8. Clemson. Another week, another home heartbreaker for the Tigers, who lost to Miami on Kadji’s 3 after losing to NC State on a Scott Wood 3 on Feb. 10. At least they won a close one in the middle at Georgia Tech. Devin Booker posted his fifth double-double of the season in Clemson’s latest loss.

9. Georgia Tech. Freshman Robert Carter Jr. hit two free throws in the final 10 seconds to beat Wake Forest before Georgia Tech lost by double figures to the Tar Heels. The Yellow Jackets were an ouch-worthy 4-for-11 from the free throw line in their latest game and remain the worst foul-shooting team in the league (63.2 percent).

10. Boston College. And to build on the above note about the importance of free throws: The Eagles hit 16 straight down the stretch to protect the lead in their win over Maryland. Freshman Olivier Hanlan scored a career-high 26 points in that game, and BC has won two of its past three.

11. Wake Forest. A three-point loss at Boston College followed by a one-point loss to Georgia Tech? The bottom tier of the ACC likes to make things interesting, at least. The Deacs are second in the league in steals, sandwiched between UNC and Duke, and C.J. Harris continues to lead the team with 14.8 points per game.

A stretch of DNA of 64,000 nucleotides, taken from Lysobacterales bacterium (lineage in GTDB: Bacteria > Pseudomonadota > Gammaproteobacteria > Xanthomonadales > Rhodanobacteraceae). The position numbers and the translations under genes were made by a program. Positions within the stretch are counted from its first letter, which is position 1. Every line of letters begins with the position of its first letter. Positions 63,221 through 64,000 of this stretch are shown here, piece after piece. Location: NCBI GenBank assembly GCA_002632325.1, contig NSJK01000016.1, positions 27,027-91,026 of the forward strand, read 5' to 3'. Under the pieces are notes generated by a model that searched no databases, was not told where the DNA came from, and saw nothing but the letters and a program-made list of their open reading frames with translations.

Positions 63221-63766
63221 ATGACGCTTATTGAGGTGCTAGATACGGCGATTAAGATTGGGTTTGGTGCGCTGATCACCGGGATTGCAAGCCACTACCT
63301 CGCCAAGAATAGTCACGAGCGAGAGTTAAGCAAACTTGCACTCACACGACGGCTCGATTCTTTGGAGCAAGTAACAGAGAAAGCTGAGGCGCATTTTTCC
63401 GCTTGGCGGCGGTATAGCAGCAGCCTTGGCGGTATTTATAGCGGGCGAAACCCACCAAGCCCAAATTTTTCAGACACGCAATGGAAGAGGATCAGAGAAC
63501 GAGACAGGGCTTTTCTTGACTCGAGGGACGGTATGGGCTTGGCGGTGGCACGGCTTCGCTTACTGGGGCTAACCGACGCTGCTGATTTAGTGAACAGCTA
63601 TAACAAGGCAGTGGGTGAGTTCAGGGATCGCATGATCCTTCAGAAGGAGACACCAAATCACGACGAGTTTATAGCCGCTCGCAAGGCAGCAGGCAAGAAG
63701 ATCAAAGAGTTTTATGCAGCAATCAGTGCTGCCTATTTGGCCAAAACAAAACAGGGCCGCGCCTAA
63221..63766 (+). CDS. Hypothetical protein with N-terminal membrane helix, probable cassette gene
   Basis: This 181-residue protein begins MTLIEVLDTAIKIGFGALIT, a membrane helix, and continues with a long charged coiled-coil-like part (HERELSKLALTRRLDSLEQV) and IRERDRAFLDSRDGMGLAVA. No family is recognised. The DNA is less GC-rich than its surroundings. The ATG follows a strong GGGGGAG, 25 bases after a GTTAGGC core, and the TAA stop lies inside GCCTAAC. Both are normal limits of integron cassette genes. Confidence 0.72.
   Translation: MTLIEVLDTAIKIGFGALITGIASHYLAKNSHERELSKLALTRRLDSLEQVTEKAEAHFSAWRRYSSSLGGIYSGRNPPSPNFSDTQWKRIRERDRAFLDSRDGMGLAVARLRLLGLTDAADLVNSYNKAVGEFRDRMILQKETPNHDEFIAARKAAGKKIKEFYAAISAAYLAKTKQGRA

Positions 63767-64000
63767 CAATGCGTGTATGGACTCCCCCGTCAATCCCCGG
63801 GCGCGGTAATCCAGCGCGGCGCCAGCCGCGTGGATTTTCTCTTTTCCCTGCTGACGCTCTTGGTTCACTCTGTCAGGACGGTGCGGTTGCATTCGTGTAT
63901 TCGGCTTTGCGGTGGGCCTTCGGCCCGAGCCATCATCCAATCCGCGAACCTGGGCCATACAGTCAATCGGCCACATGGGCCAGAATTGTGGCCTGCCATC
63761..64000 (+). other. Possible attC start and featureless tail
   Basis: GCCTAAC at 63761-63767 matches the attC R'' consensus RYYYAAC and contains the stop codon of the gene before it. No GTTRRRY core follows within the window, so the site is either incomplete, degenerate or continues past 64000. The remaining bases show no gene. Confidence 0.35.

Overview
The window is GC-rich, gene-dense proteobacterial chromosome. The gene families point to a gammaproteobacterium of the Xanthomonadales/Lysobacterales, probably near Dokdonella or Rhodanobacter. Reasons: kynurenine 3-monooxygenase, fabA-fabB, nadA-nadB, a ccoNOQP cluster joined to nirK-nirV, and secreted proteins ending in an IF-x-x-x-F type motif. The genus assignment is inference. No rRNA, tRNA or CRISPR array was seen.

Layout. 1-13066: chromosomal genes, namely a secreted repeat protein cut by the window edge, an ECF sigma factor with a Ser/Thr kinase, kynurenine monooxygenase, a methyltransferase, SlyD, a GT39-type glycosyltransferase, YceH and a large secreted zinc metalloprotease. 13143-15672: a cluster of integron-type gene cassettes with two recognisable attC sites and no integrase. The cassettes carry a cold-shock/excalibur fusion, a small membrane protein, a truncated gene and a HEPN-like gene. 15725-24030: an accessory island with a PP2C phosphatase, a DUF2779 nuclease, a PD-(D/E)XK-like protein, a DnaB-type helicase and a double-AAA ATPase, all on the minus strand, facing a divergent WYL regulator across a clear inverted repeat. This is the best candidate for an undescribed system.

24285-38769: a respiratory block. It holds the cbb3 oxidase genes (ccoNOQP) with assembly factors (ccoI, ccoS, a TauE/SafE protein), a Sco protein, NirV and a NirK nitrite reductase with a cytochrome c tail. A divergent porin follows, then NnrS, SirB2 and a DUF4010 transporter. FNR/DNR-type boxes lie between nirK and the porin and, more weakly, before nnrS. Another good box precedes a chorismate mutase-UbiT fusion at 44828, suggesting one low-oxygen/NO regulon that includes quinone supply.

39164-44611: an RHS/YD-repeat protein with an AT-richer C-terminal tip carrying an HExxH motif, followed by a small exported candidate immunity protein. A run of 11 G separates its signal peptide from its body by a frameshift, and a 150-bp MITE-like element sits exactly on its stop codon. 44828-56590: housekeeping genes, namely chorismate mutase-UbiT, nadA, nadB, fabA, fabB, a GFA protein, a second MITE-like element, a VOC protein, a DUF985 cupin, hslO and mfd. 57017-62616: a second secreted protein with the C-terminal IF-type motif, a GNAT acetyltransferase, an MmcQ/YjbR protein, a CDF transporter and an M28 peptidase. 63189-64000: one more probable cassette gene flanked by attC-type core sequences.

12. Virginia Tech. Erick Green is still really good, adding a 22-point game against Duke to his nation-leading scoring average. His team still is struggling, though, losing nine in a row -- including two in overtime and Thursday's loss to the Blue Devils.

It was a lopsided win for North Carolina, 82-70, at Conte Forum on Tuesday night. But it was a scary win, too.

Tar Heels reserve P.J. Hairston -- who had 14 early points -- was playing defense with about four minutes left in the first half when he took an elbow to the head during a mid-air collision with teammate Dexter Strickland. Hairston lay on the floor in obvious pain for several moments, being attended to by trainer Chris Hirth and coach Roy Williams, before teammates tried to help him back to the bench. But Hairston appeared woozy and lost his balance after a step or two, and he was eventually taken off the court via stretcher.